But it is not as though the word of God has failed. For not all who are descended from Israel belong to Israel, and not all are children of Abraham because they are his offspring, but “Through Isaac shall your offspring be named.” This means that it is not the children of the flesh who are the children of God, but the children of the promise are counted as offspring. For this is what the promise said: “About this time next year I will return, and Sarah shall have a son.” And not only so, but also when Rebekah had conceived children by one man, our forefather Isaac, though they were not yet born and had done nothing either good or bad—in order that God’s purpose of election might continue, not because of works but because of him who calls—she was told, “The older will serve the younger.” As it is written, “Jacob I loved, but Esau I hated.”
A funny thing happens when you read the Old and New Testament concurrently. You begin to see connections that help you understand the bigger picture of the Gospel better than if you simply read the Bible straight through cover to cover. For example, I’m in Exodus and Romans right now (which you know if you’re reading along with me), reading about God’s great salvation of His people both from Egypt and from Sin and Death. What I’ve found time and again is that each testament enriches the message of the other.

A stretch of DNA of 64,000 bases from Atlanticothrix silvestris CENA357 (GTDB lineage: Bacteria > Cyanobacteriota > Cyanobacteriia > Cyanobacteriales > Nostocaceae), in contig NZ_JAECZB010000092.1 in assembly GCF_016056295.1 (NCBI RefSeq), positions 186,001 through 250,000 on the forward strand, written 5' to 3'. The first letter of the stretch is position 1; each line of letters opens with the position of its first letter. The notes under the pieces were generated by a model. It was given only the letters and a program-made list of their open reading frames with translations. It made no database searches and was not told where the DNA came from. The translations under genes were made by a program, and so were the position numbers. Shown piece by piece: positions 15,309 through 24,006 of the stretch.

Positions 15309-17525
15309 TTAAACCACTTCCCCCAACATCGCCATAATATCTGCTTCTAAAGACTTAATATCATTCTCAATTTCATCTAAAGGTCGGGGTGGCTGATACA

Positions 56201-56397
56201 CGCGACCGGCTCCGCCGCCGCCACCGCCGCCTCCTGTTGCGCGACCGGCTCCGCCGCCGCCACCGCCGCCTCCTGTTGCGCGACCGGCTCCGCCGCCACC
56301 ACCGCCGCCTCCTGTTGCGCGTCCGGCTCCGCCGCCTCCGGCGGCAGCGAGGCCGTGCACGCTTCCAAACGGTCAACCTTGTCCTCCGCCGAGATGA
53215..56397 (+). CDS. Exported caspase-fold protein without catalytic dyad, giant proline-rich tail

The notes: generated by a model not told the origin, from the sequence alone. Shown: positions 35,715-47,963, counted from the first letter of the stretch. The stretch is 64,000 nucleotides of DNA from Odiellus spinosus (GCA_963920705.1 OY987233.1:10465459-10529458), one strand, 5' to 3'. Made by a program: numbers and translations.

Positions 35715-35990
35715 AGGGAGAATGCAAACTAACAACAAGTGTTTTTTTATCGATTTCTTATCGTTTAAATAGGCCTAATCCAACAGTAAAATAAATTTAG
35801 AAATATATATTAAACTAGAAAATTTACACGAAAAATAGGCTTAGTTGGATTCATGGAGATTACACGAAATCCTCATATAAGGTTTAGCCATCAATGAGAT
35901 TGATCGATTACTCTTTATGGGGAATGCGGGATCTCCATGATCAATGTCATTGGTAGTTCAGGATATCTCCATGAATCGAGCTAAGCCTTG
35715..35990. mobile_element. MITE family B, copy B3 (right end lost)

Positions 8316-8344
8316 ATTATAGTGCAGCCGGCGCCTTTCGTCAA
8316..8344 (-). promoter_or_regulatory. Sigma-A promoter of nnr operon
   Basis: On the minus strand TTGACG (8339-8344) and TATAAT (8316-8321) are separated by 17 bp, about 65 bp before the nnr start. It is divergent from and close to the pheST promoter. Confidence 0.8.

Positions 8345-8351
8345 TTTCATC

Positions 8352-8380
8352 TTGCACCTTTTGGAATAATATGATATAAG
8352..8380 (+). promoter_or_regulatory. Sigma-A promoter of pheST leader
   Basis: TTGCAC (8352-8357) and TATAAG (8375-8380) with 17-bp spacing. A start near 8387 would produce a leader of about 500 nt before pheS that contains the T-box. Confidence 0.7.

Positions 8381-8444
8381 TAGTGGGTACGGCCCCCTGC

In Romans 9, Paul argues that God’s sovereign choice in salvation is perfect and worthy of praise. It seems that people who struggle with this concept are not alone. For the history of the church, people have wrestled with the idea that God chooses some for salvation and others for destruction. We should struggle with this concept. Just look at the passage above, it says that God “hated” Esau.
God doesn’t hate anyone right? Christians who avoid this passage, and others like it, because it’s difficult to stomach do everyone a disservice. The message of the Gospel is an offense to the world. Our ideas of fairness and justice do not conform to God’s. So when we read the word “Hated” we cringe. And we should cringe.
But, Paul’s point is this: the true children of Abraham, the true chosen people of God, have never been so simply because of ethnicity. Reading Exodus and Romans together makes that clear. God does not spare the rebellious and idolatrous Israelites just because of where they were born. He holds everyone to his standard of justice regardless. But for those whom he has chosen, the children of the promise, God has sacrificed greatly to pay for their debts and purchase their redemption.
If not for His mercy in Jesus, God would be bound by His justice to “hate” everyone. We all deserve nothing less than the hatred of God. But through His promise to Abraham, God made a way of blessing, and ANYONE who receive this promise in the Gospel will become objects not of God’s wrath, but of His everlasting kindness and love.